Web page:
Hyundai hopes to turn around a dismal first halfThe country’s top two conglomerates are walking down different paths this year.
While Samsung Electronics has enjoyed record-breaking performances in the first half, Hyundai Motor continues to struggle at home and abroad.
Samsung Electronics in the second quarter alone is estimated to have seen both revenue and operating profit reach new heights since the company was founded in 1969. Revenue alone is estimated to have reached 60 trillion won ($52 billion). That means the company has made roughly 153 billion won a day on average during the second quarter.
Operating profit is estimated at 14 trillion won. This has helped raise the company’s profit margin to 23.3 percent, also an all-time record.
The electronics company’s profit is expected to further increase after it started operation of its semiconductor production plant in Pyeongtaek, Gyeonggi, the largest in the world, last week.
Hyundai Motor, on the other hand, has been struggling since the beginning of the year.
The company’s revenue increased 4.5 percent in the first three months of the year to 23.4 trillion won, but operating profit compared to the same period last year has shrunk 6.8 percent to 1.25 trillion won.
There is already speculation that Hyundai, Korea’s leading automaker, will be unable to keep operating profit above the 1 trillion won mark. If that’s the case, it would be the first time the company’s operating profit has fallen below 1 trillion won since 2010.
The reason for the dismal prediction is worsened market conditions for the automaker in the second quarter. Hyundai Motor’s sales in China have been falling persistently since April. In June alone, the company has seen a 47 percent drop in sales from last year to 428,800 cars. The sales drop comes at a time when China continues to pressure Korean businesses in protest of an antimissile system that the U.S. military is installing on Korean soil.
Additionally, competition among automakers in the Chinese market has heightened.
Sales in the United States have also been falling for the past three months. Last month alone, Hyundai Motor has seen sales in the U.S. fall 19.3 percent to 54,507 cars. This has led to a revenue drop of 7.3 percent in the United States, a stark difference from Japanese automakers that have enjoyed double-digit growth during the same period. The biggest rival, Toyota, saw its sales increase 13.7 percent and Nissan 10.3 percent.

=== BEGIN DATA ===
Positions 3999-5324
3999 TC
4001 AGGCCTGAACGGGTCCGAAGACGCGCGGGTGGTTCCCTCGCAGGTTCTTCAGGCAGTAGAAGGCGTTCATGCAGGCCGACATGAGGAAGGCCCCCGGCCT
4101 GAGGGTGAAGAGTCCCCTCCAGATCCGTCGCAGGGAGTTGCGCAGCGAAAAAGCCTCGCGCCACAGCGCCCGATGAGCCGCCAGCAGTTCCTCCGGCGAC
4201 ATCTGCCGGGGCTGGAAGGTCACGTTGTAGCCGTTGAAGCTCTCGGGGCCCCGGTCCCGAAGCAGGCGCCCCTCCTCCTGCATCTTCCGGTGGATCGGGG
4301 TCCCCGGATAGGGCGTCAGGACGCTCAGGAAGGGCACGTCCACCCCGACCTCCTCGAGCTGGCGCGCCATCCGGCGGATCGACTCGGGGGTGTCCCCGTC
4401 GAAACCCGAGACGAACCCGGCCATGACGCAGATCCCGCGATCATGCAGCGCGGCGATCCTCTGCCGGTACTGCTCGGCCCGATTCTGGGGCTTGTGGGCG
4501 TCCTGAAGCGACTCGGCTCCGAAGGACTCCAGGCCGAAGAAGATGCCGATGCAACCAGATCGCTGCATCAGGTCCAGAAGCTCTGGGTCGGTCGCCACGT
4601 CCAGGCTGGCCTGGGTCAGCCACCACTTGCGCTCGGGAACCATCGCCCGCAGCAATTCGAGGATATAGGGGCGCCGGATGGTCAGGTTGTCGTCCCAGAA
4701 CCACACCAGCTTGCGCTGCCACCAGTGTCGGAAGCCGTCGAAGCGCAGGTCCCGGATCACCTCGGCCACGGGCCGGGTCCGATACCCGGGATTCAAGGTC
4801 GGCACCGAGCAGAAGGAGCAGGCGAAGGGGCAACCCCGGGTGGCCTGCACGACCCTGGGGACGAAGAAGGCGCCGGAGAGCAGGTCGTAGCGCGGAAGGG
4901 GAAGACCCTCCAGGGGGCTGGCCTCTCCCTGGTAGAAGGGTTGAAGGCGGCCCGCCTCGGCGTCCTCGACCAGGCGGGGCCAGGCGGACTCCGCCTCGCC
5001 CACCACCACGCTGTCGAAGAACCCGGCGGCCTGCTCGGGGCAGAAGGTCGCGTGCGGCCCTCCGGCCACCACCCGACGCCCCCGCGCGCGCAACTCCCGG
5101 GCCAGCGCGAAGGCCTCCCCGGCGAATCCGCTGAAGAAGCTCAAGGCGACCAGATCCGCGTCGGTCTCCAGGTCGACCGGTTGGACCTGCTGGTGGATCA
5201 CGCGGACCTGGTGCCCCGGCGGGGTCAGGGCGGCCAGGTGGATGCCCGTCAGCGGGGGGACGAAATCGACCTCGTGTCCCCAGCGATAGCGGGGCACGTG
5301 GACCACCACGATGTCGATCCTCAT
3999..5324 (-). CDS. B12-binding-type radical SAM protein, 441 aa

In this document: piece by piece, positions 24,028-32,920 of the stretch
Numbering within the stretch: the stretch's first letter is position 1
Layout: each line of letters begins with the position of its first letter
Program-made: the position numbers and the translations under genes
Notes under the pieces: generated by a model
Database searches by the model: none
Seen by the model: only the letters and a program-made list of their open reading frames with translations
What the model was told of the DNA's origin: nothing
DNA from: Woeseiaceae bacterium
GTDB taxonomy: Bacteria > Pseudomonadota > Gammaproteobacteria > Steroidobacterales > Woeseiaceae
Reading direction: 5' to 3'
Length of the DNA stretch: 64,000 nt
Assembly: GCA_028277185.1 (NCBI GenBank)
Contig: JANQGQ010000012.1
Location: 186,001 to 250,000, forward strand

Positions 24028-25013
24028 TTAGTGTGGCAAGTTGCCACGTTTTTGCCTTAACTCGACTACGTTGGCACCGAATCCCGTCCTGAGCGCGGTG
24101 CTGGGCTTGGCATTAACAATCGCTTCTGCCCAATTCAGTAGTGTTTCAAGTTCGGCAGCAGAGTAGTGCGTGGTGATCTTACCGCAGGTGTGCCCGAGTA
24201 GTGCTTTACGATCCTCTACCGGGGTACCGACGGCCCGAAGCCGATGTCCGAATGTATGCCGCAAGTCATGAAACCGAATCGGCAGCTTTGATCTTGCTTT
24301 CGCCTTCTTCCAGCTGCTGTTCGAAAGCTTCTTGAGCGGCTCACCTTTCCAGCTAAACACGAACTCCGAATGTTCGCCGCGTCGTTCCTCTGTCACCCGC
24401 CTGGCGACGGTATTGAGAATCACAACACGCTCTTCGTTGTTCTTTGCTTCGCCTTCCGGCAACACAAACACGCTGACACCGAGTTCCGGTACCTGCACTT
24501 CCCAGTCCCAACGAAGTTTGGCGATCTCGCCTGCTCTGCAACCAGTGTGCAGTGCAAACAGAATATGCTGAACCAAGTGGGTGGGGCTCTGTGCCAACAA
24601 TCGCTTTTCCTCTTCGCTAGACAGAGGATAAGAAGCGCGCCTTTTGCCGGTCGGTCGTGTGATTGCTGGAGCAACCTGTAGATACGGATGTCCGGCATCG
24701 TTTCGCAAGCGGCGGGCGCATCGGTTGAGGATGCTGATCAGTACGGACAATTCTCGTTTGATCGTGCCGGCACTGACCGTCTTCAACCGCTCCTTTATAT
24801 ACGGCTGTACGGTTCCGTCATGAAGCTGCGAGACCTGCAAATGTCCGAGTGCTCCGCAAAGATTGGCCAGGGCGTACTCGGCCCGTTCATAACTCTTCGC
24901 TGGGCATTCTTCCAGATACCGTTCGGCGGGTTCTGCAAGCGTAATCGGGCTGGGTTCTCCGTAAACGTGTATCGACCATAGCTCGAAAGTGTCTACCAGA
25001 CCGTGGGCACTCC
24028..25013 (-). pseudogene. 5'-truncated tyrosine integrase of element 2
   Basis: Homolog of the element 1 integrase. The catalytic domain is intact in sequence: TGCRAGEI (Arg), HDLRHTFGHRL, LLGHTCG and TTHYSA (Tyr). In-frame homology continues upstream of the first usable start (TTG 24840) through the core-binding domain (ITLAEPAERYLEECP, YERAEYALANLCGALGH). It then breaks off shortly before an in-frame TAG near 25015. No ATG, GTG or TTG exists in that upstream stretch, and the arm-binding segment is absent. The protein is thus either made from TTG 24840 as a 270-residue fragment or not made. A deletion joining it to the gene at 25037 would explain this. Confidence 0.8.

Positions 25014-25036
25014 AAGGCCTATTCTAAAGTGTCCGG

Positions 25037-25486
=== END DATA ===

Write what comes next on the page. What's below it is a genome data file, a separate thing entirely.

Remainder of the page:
The United States is a major market for the Korean automaker as American sales account for 68 percent of overall revenue, but China and the U.S. aren’t the only areas where Hyundai Motor is worried. Last week, Europe and Japan, after four years of negotiation, agreed on the terms of a free trade agreement, and after the announcement was made in Brussels, the Korea International Trade Association released a study saying the Korean automotive industry would suffer most from the FTA as its price competitiveness in Europe would weaken. Japanese cars already sell more than Korean vehicles in the European market. Last year, 1.92 million Japanese cars were sold, more than double Korea’s 940,000.
For Korean automakers, exports are a significant source of income, accounting for 80 percent of revenue.
Adding to Hyundai’s troubles, the company’s labor union is preparing to go on strike after wage negotiations with the company’s management failed Thursday.
Concerns surrounding the automaker have been reflected in the company’s stock. Hyundai Motor’s share value has been falling in the past four trading days, and aware of the situation, Chung Mong-koo, Hyundai’s chairman, is said to be preparing a strategy to turn the situation around in the second half after receiving reports from the automaker’s heads of overseas operations later this month.
Some analysts project a turnaround for Hyundai Motor in the second half with the introduction of several new cars including its subcompact SUV Kona, named after the island in Hawaii.
“With the expansion of its product lines including new vehicles, Hyundai Motor will be strengthening its competitiveness while preparing for its mid-level growth engine,” said Lee Myung-hoon, an analyst at HMC Investment Securities.
BY CHUNG JIN-WOO, LEE HO-JEONG [firstname.lastname@example.org]